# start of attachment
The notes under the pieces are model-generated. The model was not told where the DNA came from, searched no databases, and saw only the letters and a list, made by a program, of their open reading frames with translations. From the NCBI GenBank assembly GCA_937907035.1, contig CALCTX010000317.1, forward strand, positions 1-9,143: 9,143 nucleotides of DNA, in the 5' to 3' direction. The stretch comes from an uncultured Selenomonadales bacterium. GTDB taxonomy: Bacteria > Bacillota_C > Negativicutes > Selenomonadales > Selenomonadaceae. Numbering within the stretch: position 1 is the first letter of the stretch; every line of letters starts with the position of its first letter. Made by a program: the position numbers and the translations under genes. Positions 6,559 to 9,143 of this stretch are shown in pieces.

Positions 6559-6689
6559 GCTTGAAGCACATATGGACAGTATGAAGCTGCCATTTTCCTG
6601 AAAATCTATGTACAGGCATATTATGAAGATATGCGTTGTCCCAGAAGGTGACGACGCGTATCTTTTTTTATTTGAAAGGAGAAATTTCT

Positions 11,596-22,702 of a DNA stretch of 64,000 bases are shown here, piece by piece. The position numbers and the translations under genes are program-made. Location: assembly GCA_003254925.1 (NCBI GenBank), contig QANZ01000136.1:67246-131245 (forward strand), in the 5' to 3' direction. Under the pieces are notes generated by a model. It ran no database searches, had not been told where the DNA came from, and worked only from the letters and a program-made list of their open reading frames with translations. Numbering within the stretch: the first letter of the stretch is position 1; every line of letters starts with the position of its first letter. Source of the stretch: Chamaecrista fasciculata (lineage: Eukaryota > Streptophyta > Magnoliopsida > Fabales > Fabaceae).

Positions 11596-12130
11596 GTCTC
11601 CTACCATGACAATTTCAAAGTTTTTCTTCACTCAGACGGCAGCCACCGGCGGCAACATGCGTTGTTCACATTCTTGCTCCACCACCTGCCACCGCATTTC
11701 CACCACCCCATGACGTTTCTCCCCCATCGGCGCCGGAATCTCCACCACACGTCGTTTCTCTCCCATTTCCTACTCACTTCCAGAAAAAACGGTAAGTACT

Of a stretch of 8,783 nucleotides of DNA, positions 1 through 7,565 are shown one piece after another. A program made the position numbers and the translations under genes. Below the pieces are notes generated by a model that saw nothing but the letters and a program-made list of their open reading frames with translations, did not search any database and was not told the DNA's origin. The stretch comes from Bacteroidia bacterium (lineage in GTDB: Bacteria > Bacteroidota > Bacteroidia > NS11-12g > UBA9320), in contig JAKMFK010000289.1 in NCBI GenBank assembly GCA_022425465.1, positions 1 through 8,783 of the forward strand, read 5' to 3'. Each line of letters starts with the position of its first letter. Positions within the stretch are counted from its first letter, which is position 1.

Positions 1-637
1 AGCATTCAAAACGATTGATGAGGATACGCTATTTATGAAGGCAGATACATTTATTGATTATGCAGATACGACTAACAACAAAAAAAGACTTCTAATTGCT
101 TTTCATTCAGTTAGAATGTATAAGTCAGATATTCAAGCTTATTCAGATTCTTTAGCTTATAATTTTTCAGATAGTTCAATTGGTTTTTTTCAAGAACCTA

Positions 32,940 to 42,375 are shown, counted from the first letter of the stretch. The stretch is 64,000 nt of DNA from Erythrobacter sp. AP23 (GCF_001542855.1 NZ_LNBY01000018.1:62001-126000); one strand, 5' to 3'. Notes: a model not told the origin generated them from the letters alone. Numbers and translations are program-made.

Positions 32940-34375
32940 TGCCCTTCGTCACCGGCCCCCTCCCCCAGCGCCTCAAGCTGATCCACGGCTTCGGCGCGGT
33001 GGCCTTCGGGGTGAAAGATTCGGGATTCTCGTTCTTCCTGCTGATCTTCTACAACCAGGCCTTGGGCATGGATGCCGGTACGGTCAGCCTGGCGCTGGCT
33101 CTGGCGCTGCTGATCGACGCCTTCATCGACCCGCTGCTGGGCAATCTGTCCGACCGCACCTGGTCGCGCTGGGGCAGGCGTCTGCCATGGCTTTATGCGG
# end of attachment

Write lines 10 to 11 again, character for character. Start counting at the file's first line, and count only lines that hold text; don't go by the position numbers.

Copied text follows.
Of a stretch of 8,783 nucleotides of DNA, positions 1 through 7,565 are shown one piece after another. A program made the position numbers and the translations under genes. Below the pieces are notes generated by a model that saw nothing but the letters and a program-made list of their open reading frames with translations, did not search any database and was not told the DNA's origin. The stretch comes from Bacteroidia bacterium (lineage in GTDB: Bacteria > Bacteroidota > Bacteroidia > NS11-12g > UBA9320), in contig JAKMFK010000289.1 in NCBI GenBank assembly GCA_022425465.1, positions 1 through 8,783 of the forward strand, read 5' to 3'. Each line of letters starts with the position of its first letter. Positions within the stretch are counted from its first letter, which is position 1.

Positions 1-637